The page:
The King's Jester
I get on stage, and take off my cap. It is green, blue, and red, and has three tails called ass-ears sticking out, each ending in a bell. There’s nowhere to hang it, so I toss it on the ground. A sneeze starts to overtake my body. I reach into my pockets for a handkerchief, but pull out clump after clump of cow dung. I toss the wet dung behind me, a hefty coil lands in my hat. I find the handkerchief, bring it to my nose, and sneeze. My nose and upper lip are caked brown. From the feces. The entire court laughs, but the king hasn't cracked a smile. I shout at him, “not funny? Fine, I QUIT.” I snatch my hat off the ground and slap the wet dung over my head and ears. The king laughs. The cow dung bit has been my closer for years. I’ve had pink eye nine times. Nothing a few leeches won’t fix. My name is Robert Dullens and my title is court jester, but I consider myself a truth teller.
Never has laughter been more important in the kingdom. The Hundred’s Year War has raged for sixty years, and the psychic toll of sending generation after generation of peasants to die in battle weighs immensely on the king's subconscious. To suppress it he curates his love for being entertained. The flowers of levity must bloom, and squirt water in his face. His face. The curl of his lips when I dress a dwarf like a Frenchman, then flog him cruelly in front of a crowd. I love it. He loves it. Comedy has the power to heal.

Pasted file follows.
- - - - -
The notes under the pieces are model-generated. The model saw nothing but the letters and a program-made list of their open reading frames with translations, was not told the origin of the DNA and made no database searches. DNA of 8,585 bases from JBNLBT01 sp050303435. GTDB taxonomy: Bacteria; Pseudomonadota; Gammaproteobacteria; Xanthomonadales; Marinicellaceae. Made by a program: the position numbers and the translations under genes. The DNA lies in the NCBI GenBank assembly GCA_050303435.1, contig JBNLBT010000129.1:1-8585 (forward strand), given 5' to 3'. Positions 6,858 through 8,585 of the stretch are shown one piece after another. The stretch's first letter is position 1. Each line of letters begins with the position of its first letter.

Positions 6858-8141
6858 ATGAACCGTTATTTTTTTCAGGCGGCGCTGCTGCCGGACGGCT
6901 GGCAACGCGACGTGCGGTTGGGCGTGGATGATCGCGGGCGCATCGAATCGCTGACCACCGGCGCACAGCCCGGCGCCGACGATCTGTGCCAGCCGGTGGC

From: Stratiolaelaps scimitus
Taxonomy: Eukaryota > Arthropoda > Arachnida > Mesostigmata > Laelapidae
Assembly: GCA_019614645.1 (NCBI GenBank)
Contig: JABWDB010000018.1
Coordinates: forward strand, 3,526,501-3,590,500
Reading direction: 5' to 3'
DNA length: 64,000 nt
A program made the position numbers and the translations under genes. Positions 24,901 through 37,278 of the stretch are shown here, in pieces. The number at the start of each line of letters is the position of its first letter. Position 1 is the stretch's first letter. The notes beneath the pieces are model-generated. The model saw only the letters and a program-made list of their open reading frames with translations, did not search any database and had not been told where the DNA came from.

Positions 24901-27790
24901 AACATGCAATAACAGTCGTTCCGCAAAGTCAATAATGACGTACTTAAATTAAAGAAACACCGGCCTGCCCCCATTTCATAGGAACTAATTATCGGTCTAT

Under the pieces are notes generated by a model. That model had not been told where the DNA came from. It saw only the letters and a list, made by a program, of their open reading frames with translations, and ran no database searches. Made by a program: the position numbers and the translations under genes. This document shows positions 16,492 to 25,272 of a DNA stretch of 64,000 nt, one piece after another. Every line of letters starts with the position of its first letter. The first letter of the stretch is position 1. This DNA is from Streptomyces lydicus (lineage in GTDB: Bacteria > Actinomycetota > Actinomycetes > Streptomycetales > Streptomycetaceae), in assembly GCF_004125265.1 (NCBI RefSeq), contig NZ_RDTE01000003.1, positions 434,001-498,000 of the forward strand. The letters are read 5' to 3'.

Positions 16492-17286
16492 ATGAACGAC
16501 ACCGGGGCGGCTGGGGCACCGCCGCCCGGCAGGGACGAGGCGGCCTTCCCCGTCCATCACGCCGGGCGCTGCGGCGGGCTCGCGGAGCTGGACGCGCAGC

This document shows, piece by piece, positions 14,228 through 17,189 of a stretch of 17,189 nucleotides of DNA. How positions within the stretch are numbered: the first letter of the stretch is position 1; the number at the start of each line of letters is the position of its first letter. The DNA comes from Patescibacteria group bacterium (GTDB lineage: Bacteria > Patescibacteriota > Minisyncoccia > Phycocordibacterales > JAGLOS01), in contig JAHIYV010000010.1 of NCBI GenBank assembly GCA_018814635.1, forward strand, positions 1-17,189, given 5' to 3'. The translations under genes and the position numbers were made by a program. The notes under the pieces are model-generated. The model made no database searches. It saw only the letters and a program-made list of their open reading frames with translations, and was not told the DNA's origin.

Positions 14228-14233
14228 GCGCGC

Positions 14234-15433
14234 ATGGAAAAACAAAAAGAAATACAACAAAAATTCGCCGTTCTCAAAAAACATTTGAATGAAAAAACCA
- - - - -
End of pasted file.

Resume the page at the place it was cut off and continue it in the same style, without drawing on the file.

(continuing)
My career began traveling the road and performing in pubs. Laughter every night. All the mead I could drink. I brought many-a inn keeper’s daughters bedward, and touched them in the service of Venus.
I did this for 10 months before another jester I went to Oxford with said he could get me a gig performing in the king’s court. All the best jesters went to Oxford, and make a point to only help other jesters from Oxford, because, as I said, Oxford produces the best jesters.
It is a privilege to joke and mock in England. A lowly carpenter told a joke about the king, many years ago. He asked, “When is a piece of wood like the king?” He answered himself, “when it’s a ruler,” and held his measuring stick in the air. The king interpreted this as an insult. He is very sensitive about his height, as the men on his father’s side are very short, and his mother is of the same family. The king had the carpenter’s family beheaded and forced him to build coffins for them, then he set the coffins afire and buried his family in the mud.
You can understand how the royal laughter might go to one’s head. That’s why it’s so important I stay humble. Once a month I visit the hospice for orphaned and sick children, and perform a free show. I pick the two or three most crippled children in the audience, and do an impression of them: limping about, starring dully, pretending to have no arms. Without fail, all of the other children laugh at them. It is a privilege to entertain.
I use my own feces in my act. With my daily diet consisting entirely of ham, turkey, brisket, quail, eggs, cherries, and olives plundered from Greece, you might expect my droppings to be quite odorous. But the king’s alchemist provides me with purified orange oil, a vial of which I drink every morning. The result is stunning, the stool emerges with the scent of the Valencian orange fields. Quite literally, my shit no longer stinks. Now that’s comedy.